But there is one memory I wish to this very day I didn’t remember. I was playing in the playroom when Sister Lockart had called out my name. As I looked up, I saw my brother, who’s a year younger than me standing next to her smiling. I had no idea what this was about, but it looked to me that we were going somewhere. So, I ran over to her and my brother and asked where we were going. All she said was that we had visitors and we needed to wash up and change into our Sunday clothes.

Now wait a minute, I thought. Today is Saturday. My mother and father never visited us on a Saturday, not even my sister G. I remember asking Sister Lockhart why we had to wash up and wear our Sunday clothes when it was Saturday? I wanted to know who was visiting us. She told me was to stop asking so many questions and just follow her. So we did just that.

We passed through St. Peters Dorm which was connected to our dorm, and walked down three flights of stairs that led us through the long hallway towards the visiting hall. But we made a right into the main building.She then opened a door to a room we had never been before and told us to wait inside until she came back for us. I thought we had visitors?

There was no one in the room but just me and my brother. But we could hear people talking in the next room with just two big doors with curtains separating us from the voices. So we walked over and peeked through the window and saw other kids with their mother and father talking with Sister Lockhart and another nun. My brother asked me who they were and all I could respond back was that I didn’t know.

I was trying to listen to what the man was saying to the nuns, but my brother was being annoying and kept  asking me a bunch of questions. I told him to be quiet so I could listen and find out who they were. I felt that something wasn’t t right and felt the urge to want to leave and go back to my dorm. The family standing on the other side of the door talking to the nuns were here for us.

 

This Is My Bed Now

Inside the dormitory where we lived in, there was one giant room but filled with furniture and beds… lots of beds. You could stand in one corner of the room and see straight across the other side with no obstruction. If you’ve ever seen a loft or lived in one, then you have an idea of what I am trying to describe. After playing outside, we all had to go straight to the bathroom to wash up, and not just our hands, but our face, neck and of course behind the ears.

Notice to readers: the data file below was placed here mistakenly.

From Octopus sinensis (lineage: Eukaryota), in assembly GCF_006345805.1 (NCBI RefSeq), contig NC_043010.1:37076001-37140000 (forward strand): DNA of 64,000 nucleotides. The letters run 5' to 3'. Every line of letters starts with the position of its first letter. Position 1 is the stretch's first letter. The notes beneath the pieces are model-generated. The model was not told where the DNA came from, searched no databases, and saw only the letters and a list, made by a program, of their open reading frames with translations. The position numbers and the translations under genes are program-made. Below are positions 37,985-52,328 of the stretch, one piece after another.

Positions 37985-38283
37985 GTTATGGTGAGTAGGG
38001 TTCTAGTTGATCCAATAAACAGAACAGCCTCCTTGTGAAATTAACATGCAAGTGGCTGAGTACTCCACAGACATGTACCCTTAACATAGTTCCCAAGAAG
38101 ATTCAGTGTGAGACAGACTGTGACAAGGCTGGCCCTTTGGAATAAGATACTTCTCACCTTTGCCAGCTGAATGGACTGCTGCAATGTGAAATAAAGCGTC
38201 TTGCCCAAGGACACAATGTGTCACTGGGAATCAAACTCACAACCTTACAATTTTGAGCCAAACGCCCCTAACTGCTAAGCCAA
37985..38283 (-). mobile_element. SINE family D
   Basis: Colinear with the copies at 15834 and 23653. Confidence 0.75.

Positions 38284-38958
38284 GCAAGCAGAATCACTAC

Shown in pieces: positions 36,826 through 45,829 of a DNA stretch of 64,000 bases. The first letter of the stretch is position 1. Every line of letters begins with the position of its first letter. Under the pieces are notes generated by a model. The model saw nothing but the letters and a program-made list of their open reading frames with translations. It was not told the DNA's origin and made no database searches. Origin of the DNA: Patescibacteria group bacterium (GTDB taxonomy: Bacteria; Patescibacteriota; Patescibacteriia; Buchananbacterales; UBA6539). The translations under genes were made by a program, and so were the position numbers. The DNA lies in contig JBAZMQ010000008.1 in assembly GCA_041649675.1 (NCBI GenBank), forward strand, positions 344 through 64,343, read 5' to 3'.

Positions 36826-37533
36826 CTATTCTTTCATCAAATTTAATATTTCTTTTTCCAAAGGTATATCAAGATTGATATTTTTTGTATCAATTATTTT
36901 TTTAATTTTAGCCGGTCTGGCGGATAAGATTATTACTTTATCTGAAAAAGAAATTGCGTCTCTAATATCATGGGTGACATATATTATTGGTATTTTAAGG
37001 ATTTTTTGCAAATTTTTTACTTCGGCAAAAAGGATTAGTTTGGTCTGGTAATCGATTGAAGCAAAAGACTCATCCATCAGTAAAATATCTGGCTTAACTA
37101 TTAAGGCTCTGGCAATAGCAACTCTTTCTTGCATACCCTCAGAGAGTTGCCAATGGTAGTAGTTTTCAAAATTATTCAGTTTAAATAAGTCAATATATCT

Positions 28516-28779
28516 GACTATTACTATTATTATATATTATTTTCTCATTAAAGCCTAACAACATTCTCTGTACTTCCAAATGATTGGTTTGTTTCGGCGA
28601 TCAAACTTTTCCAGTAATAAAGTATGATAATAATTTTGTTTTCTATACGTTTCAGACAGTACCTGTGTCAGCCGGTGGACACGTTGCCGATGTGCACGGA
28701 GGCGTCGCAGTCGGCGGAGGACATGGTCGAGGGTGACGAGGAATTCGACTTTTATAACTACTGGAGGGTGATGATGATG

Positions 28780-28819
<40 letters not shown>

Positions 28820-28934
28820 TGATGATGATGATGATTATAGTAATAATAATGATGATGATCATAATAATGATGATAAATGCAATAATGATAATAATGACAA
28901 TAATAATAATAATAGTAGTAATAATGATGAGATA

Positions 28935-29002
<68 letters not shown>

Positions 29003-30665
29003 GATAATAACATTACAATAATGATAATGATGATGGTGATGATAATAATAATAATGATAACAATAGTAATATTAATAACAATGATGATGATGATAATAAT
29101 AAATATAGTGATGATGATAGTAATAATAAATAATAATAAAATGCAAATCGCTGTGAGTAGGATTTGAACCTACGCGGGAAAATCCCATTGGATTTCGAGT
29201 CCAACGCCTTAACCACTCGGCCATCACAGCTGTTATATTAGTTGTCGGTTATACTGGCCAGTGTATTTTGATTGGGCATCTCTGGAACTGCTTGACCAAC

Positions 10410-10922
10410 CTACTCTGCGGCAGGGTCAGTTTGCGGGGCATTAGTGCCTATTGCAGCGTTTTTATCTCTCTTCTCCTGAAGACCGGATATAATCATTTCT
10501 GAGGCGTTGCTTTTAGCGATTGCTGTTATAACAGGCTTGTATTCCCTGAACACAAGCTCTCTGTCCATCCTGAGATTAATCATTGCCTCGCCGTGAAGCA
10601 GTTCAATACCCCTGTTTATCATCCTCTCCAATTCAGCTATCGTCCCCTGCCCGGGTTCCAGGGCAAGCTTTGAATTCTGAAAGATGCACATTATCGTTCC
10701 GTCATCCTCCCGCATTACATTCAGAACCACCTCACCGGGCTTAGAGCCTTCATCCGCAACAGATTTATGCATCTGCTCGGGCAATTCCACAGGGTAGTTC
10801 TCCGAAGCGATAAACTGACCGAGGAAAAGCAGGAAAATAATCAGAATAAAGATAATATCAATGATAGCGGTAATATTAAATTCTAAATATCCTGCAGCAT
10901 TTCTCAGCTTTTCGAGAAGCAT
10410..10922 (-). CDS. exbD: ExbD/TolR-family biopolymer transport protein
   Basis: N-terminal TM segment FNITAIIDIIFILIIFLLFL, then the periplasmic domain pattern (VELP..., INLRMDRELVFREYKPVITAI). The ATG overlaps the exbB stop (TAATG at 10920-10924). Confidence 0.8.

Yep, all that just to eat. We would have to raise our little hands and show that they were clean. If our hands weren’t clean enough, we had to run all the way back to the bathroom to wash them again. Believe me, when you have little legs, that bathroom seemed a lot further away than it looked. So you can bet on it that we made sure our hands were clean enough to pass inspection.

After our dinner, we all had to take our trays and put them by the sink and throw out plastic utensils, then rush to the living room to watch T.V. I don’t remember what we used to watch, but I do remember watching The Wonderful World of Disney every Sunday night. Following our group shower, we all changed into our pajamas and rushed to the couch to claim our spot before 7:30.

If there wasn’t any room, we sat on the floor as Mr. Jack, our counselor,  handed out small containers of milk and chocolate chip cookies. I don’t think anyone ever turned down snacks when it was Disney time. One Sunday night while we were watching Dr. Doolittle, we heard this loud scream coming from the bedroom area. We all got up to see where it was coming from and found one of the boys from our group standing on the stool beside his bed pointing.

There was a big brown turtle on top of his covers. A turtle was on his bed! The only thing that I wondered was how did this turtle climb up three flights of stairs and get inside our dormitory and end up on someone’s bed? Mr. Jack picked up the turtle by its shell and told us all to calm down. We followed him to the back door where he went downstairs to let the turtle out of the building.

We all were standing  by the back door on the top landing looking down between the stairs when we heard  Mr. Jack open the door and then shut it just as fast. He was yelling for all of us to get back inside before he reached the top steps. We did just that. Before we knew it, it was time to go to bed. After all that excitement that just went on, we were all worked up and started acting up while in our beds.

Mr. Jack yelled at us to calm down or he would turn off the lights before 9 pm. Well, we calmed down alright, but when 9:00 came, he said goodnight to all of us in his nice voice, flipped the switch and the lights were out. There we were in the dark acting up and getting out of our beds to jump on other beds when the lights came on. It was the night lady. That’s what we called her.                                                       

She would yell and threatened to tell our head nun Sister Lockhart in the morning if we didn’t listen. I could hear her mumbling, as she turned off the lights. As I lied in my bed, I thought how my brothers and I used to play around when we were in our own bedroom on 17th street, and could hear my mother yelling from the living room for us to knock it off and go to sleep as she cursed in Spanish.

My older brother would mimic her and pretend he spoke Spanish and we’d all laugh until we heard her yelling once again for us to go to sleep. My last thought before I fell asleep that night, wasn’t how the turtle get on the bed, but how I missed sleeping in my bunk bed with my brothers. I guess this is my bed now.

Light’s Out!

Learning how to make a bed, folding clothes, organizing lockers (that were at the foot of the beds), and cleaning up after oneself would be a challenge for most children under the age of 6 at home, but not for us. The counselors had a way to get our attention, and they had it down to a science. They would have us stand next to our beds as they stood in the middle of the room and with a loud voice say…” This is your bed, and when lights are out, you sleep, and when lights come on in the morning, you will get out of it and make it before breakfast…then show us how.